• EVH316 on June 29, 2013, 14:14 GMT

    There`s nothing hugely unusual about anything England, or Miller, have done here - in the same way that Trescothick and Vaughan were clearly players who possessed something beyond the story told by their averages, Root (and to a lesser extent Bairstow) has shown enough for the selectors to feel sufficiently confident to make a big call before a big series. This selection merely echoes Morgan`s inclusion over Bopara the other year which overlooked runs in favour of other less easily measurable attributes.

    And in the event of an injury to a top-six batsman? Well, Compton will be well prepared. He may not be in Miller`s top six, but he might well still be in his top eight!

  • Rey23 on June 29, 2013, 14:43 GMT

    Of course the selectors pick those who 'look like a Test player'. Heaven forbid they pick players who don't.

    For me, Compton only has himself to blame for being dropped. His two Tests in England were so bad, it's hardly a surprise he's gone. His last innings was laboured, and ended in a desperate fashion - standing his ground for an obvious bat-pad, before walking off the pitch a defeated man. It reminded me of Ravi Bopara before he was dropped in the 2009 Ashes - only Compton had got into this state before the Ashes had even started.

    In addition, those arguing for fairness on Compton's behalf, don't seem too bothered about applying the same rules to Jonny Bairstow. I doubt there would have been much more than a shrug of the shoulders on these pages and on twitter if the selectors' decision was different. Compton has his two tons in NZ as evidence in his favour, but Bairstow has his own - not least the 95 against SA, and 41 (top score) and 64 against NZ in games Compton struggled.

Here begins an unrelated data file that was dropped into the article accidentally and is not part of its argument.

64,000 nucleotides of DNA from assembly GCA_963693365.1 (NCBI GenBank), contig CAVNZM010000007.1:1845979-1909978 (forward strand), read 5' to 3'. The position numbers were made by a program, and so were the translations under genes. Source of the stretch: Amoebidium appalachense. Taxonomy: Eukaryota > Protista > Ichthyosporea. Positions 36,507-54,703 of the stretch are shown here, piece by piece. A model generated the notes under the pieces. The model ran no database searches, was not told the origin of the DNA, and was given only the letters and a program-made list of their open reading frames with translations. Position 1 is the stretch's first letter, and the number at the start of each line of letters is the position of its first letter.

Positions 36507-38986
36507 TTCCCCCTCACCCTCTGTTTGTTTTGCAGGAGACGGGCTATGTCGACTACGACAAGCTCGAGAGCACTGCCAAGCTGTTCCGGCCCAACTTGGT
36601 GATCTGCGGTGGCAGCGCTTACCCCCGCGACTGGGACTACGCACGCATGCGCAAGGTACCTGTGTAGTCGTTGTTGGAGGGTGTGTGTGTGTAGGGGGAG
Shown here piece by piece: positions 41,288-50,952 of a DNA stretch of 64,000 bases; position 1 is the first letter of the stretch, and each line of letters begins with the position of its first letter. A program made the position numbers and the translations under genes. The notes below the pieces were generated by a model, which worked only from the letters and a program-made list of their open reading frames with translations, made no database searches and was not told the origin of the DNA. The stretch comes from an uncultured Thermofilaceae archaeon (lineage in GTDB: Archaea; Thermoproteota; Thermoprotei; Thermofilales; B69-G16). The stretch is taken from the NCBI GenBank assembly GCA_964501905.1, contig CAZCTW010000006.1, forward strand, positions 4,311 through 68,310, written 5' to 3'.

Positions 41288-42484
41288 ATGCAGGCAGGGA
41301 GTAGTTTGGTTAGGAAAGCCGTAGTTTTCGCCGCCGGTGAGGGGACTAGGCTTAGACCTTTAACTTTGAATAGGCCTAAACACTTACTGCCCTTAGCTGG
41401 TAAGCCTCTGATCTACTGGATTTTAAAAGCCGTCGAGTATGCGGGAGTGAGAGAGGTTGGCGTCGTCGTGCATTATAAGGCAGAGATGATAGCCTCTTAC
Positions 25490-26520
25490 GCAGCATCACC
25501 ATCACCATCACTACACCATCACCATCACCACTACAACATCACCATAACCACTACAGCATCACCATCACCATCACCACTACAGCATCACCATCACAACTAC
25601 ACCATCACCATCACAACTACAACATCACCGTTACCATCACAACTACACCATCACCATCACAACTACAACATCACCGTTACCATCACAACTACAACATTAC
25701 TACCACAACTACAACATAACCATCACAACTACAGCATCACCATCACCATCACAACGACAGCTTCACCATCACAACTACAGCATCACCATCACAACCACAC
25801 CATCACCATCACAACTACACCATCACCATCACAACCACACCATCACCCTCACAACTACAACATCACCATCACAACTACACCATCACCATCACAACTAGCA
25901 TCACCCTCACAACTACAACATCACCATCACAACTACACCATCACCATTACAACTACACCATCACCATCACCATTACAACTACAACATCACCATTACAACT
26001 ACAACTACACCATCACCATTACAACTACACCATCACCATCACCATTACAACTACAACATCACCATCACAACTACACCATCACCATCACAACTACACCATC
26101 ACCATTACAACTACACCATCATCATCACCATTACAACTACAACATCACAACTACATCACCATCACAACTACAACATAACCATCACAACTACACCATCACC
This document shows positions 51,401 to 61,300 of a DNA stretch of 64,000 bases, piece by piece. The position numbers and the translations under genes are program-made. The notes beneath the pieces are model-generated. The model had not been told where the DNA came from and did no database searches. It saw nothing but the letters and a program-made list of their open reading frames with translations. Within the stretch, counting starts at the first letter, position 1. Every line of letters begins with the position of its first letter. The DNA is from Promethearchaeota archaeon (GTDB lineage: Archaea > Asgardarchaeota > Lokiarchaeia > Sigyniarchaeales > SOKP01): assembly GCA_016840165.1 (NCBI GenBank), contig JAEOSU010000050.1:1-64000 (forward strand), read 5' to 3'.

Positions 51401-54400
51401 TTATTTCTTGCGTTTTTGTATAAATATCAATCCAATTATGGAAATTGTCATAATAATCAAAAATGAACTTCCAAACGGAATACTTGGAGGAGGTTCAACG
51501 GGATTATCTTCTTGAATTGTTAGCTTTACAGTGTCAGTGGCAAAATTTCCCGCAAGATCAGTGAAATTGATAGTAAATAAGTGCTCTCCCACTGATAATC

• on June 29, 2013, 16:36 GMT

    Nick Compton has been really badly mishandled by the England selectors. The Cook-Compton partnership has worked well for England both in India and in New Zealand. A lean patch of two matches is no reason to do away with someone who's worked so hard for so long to get into the England side through sheer weight of runs. If Compton's temperament is in question, he needs to be given an extended run, *not* be rudely thrown out like this. If temperament were the be all and know all for Test selection, then Eoin Morgan should be in the playing XI. Its a very very raw deal which Compton has gotten. There should not be different yardsticks for measuring success for different people. Root and Bairstow have not as yet done anything spectacular when compared to Compton. Lest we forget, this man is the grandson of the great Denis Compton. If he becomes even half the player that his grandfather was, England would do well to bring him back into the playing XI ASAP.

    Hang in there Nick, don't let go.

  • Herbet on June 29, 2013, 17:23 GMT

    You have 6 batting spots. Can you afford three of those to be out and out defensive batsmen, and can you afford those 3 to be the first 3? I think England want to capitalise on Australia's fragile confidence and put them under pressure, rather than allow their own slow scoring to put themselves under pressure. I wouldn't be surprised if the selectors came to this conclusion during the 1st innings of the 1st test v New Zealand. Root is better at ticking over and Bairstow at 6 can score quickly to compliment Pietersen and Prior. Compton scored 2 hundreds, but he scored them on lifeless featherbeds against a good but not earth shattering bowling attack. Bairstow scored 90odd and 50odd against Steyn, Morkel and Philander in bowling conditions. Which is more impressive? Did anybody complain when the likes of Hodge, Law and Love were dropped by Australia? Competition is good, and unfortunately somebody has to lose out.

  • SDHM on June 29, 2013, 19:58 GMT

    @Herbet - agree to an extent. Bairstow certainly balances the line-up better and has shown in making those runs against South Africa shows the temperament that Peter rightly suggests seems to be what the selectors look for, but I still can't help but feel for Compton. He got into the England side the old fashioned way - through performances in the Championship that couldn't be ignored, kind of like Trott did back in 2009, and was then dropped at the first opportunity. It's hard not to feel for the guy. What I really don't like is the fact that England have all but confirmed Root will open in the first Test and yet are making Compo play again anyway - what's the point?

  • on June 30, 2013, 6:52 GMT

    They are debating over two players that Australia would kill to have in their side. That is the funniest part for me..